I'm guessing there is a lot of confusion in your post that makes it difficult to answer. The topic is the BUC, and the part number appears to be for the BUC, but there are 5 or so references to LNBs, which are not BUCs. Perhaps you can clarify, keeping in mind that the BUC is the transmitter, sometimes called the radio, and is the finned box that can be 1 or 2-watt. The LNB is the receiver, and is mounted near the top of the guide. Together, the LNB, horn, and BUC are referred to as a tria.
Generally speaking, the BUC and LNB do not care (or know) whether they are attached to a 4000, 4020, 6000, DW7000, or HN7000S.
There may, however, be geographical differences or satellite differences that could make the hardware for one location not work in another. For example the LNBs in the US have a local oscillator of 10.75GHZ, but it is possible that in other parts of the world you might need a 10.0GHZ local oscillator.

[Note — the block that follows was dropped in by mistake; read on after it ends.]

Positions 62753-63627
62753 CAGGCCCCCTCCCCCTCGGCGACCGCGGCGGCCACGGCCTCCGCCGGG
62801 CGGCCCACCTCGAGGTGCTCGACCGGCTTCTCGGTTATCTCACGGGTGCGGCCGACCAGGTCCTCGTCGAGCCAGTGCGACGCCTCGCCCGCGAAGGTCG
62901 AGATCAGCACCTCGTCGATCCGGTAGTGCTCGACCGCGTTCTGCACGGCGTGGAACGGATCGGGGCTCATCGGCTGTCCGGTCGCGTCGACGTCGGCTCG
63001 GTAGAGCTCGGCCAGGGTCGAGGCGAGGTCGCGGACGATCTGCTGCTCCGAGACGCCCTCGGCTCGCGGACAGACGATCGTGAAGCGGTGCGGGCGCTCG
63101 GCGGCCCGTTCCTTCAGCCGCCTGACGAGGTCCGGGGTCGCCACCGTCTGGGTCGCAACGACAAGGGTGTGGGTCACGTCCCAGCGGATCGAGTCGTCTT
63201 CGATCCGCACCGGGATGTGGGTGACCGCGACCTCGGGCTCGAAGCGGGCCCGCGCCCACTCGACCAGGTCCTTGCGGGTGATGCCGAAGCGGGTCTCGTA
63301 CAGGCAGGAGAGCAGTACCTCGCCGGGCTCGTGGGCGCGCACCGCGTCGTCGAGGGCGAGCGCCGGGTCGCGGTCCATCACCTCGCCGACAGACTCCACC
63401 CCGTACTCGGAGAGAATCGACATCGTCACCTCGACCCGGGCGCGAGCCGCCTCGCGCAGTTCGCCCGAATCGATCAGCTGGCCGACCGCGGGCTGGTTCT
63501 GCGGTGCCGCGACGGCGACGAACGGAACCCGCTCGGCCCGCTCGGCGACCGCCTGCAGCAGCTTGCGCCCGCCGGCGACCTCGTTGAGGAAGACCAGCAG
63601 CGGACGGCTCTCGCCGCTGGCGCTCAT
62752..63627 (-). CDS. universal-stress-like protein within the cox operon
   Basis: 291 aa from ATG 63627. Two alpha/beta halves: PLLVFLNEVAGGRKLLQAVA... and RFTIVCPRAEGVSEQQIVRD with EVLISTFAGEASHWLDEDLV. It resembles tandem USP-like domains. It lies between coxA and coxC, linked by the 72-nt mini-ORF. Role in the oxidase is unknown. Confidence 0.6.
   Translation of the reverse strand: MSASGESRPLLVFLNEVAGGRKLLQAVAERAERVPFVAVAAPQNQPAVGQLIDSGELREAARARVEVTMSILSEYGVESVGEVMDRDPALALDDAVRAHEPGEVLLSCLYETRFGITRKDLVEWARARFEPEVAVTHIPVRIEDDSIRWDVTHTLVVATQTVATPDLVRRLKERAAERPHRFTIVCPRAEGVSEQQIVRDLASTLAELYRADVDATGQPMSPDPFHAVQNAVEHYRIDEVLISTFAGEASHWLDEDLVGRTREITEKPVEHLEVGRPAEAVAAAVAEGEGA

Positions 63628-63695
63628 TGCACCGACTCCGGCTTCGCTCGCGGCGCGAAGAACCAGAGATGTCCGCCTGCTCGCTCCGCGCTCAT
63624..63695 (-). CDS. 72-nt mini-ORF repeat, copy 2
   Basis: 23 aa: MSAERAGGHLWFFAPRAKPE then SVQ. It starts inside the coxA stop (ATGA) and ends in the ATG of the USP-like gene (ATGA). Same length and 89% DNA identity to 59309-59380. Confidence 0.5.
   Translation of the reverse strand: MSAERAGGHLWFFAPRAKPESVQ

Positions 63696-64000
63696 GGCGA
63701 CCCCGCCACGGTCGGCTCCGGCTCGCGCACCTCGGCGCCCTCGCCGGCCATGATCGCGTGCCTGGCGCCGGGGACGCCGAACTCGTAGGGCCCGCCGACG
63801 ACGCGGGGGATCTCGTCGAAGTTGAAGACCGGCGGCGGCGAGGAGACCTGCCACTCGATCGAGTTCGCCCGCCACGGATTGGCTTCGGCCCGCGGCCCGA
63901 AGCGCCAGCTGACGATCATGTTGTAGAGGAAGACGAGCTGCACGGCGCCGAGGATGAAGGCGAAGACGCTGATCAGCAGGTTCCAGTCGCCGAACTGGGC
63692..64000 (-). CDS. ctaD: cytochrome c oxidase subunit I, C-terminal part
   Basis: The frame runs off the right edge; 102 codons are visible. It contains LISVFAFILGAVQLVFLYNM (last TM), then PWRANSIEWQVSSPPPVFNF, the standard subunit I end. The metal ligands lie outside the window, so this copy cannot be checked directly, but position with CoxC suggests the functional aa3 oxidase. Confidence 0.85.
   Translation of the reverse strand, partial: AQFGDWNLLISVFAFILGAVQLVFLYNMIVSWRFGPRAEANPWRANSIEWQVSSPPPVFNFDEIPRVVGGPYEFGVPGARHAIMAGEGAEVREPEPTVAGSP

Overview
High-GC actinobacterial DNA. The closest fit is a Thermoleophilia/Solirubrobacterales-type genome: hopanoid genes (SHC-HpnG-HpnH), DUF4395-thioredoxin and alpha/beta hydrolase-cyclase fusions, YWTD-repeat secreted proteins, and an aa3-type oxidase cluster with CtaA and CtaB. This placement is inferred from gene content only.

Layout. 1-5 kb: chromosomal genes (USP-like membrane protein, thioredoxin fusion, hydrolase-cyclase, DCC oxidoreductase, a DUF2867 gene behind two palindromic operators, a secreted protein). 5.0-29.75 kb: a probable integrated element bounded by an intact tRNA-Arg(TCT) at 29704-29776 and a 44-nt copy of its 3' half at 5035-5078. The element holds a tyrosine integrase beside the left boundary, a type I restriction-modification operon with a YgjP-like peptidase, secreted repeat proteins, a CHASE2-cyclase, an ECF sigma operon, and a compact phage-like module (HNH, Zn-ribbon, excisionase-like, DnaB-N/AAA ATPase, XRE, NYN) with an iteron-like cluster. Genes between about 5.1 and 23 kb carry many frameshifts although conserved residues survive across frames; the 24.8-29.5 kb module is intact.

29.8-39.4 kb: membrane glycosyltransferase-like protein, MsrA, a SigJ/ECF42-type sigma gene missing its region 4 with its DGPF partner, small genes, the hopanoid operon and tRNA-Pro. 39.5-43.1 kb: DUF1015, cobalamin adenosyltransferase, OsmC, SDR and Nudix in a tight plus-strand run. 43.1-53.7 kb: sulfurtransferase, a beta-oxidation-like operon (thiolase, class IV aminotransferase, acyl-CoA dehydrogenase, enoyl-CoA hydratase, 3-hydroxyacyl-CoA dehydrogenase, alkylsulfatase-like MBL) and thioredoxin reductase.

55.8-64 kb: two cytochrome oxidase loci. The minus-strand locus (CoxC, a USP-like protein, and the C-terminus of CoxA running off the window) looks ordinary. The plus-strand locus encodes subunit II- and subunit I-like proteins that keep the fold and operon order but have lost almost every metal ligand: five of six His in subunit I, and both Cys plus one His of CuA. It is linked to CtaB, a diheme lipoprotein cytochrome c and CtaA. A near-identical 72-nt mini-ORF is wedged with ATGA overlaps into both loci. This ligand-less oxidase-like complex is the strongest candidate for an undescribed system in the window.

Motosat self-pointing dishes: 1.2-meter XF-3 on 93W, .74 meter G74 on 127W, SL-5 HD DirecTV|idirect 3100|Hughes HN7000S|Verizon UMW190 Air Card|1990 Blue Bird Wanderlodge Bus "Blue Thunder"|Author of hnFAP-Alert, PC-OPI and DSSatTool
grohgregDunno. Ask The Chief
Dawson Springs, KY
|reply to psweber |
The issue sounds to me like the power adapter. It's the small black (or gray) box in the modem power cord. Its job is to convert AC mains power to the DC operating voltage and current levels to subsequently power the modem and the TRIA. Older two way equipment used a 45 or 54 watt power adapter, which many folks simply used after upgrading to newer equipment. The HN6000 and HN7000S require either a 64w or 80w power adapter, depending upon which TRIA they're used with. This is especially critical with 2 watt TRIAs (green tagged). See attached document.
HN7000S - 98cm Prodelin/2w "pure" Osiris - ProPlus - G16/1001H - NOC:GTN - NAT 188.8.131.52 - Gateway 184.108.40.206 - DNS 220.127.116.11 and 18.104.22.168 - Firefox 15/MSIE9 - AV/Firewalled by NIS2012